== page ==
Many Americans have had to raise their voices to be recognized or even heard in America. In this program, on Sunday, July 29, 5 to 6 pm, you'll hear songs of African Americans and Native Americans; women, immigrants, and war resisters; and voices from the labor movement and the gay rights movement.
WRTI is proud to present Song of America, a new radio series that reveals American classic song - poetry set to music by American composers - as a vibrant diary of the American experience.
On Sunday, July 22 at 5 pm, tune in for Song of Walt Whitman. Whitman, the "Bard of Democracy," was the founder of a new American language. With music built deep into his poetry, it's no surprise that Whitman has been a beacon for American composers. You'll hear performances by Thomas Hampson, William Sharpe, Susan Graham, and Ramon Vargas.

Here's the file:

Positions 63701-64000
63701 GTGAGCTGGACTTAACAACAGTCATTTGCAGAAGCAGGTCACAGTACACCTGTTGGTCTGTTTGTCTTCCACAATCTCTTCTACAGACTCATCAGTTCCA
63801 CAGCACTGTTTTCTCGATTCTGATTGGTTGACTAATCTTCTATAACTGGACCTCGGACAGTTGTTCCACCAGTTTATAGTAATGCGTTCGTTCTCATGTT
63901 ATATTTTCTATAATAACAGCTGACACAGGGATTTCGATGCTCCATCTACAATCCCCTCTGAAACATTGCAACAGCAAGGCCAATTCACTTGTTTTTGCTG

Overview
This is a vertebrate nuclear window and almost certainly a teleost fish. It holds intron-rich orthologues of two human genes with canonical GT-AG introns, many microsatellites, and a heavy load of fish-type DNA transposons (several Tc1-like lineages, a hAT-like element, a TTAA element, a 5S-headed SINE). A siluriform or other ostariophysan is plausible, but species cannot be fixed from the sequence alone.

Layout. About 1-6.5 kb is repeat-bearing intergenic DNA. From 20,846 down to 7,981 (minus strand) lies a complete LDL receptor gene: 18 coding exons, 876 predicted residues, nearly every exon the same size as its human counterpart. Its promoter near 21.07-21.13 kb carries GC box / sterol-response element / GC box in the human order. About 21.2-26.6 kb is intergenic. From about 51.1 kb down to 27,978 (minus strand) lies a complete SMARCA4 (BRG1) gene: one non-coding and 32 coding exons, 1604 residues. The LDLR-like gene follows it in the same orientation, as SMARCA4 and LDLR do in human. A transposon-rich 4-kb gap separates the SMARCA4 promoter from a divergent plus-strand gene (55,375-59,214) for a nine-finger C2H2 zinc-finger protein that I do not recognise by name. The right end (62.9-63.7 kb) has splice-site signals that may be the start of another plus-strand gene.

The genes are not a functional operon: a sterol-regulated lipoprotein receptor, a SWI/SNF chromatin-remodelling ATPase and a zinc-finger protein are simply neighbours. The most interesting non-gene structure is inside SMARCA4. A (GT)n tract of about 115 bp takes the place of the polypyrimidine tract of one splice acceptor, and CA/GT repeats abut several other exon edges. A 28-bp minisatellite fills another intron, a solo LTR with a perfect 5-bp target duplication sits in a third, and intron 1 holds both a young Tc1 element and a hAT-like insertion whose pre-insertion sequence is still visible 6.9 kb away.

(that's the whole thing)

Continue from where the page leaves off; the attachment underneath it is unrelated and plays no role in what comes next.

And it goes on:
Join Thomas Hampson for a program showcasing the songs of Stephen Foster. "Stephen Foster's music is the trunk of the tree of American song, sturdy with songs we love to sing," says Hampson. In this program he interviews Ken Emerson, author of Doo-Dah! Stephen Foster and the Rise of American Popular Culture. They'll explore Foster's music, the varied artistic roots he drew from, and the musical branches that grew from his work.
Originally published on Tue September 18, 2012 4:52 pm
German baritone Dietrich Fischer-Dieskau, who died earlier this month at age 86, was a paragon of excellence for generations of singers and fans. After his passing, we called American baritone Thomas Hampson for his memories of Fischer-Dieskau, whom he has called "a Singer for the ages, an Artist for eternity."
Jill Pasternak spoke with baritone Thomas Hampson in 2006 when he was in Philadelphia on tour with his latest project with the Library of Congress: The American Songbook. We examine his stellar career, and his personal views about the mission of music, and in particular American music.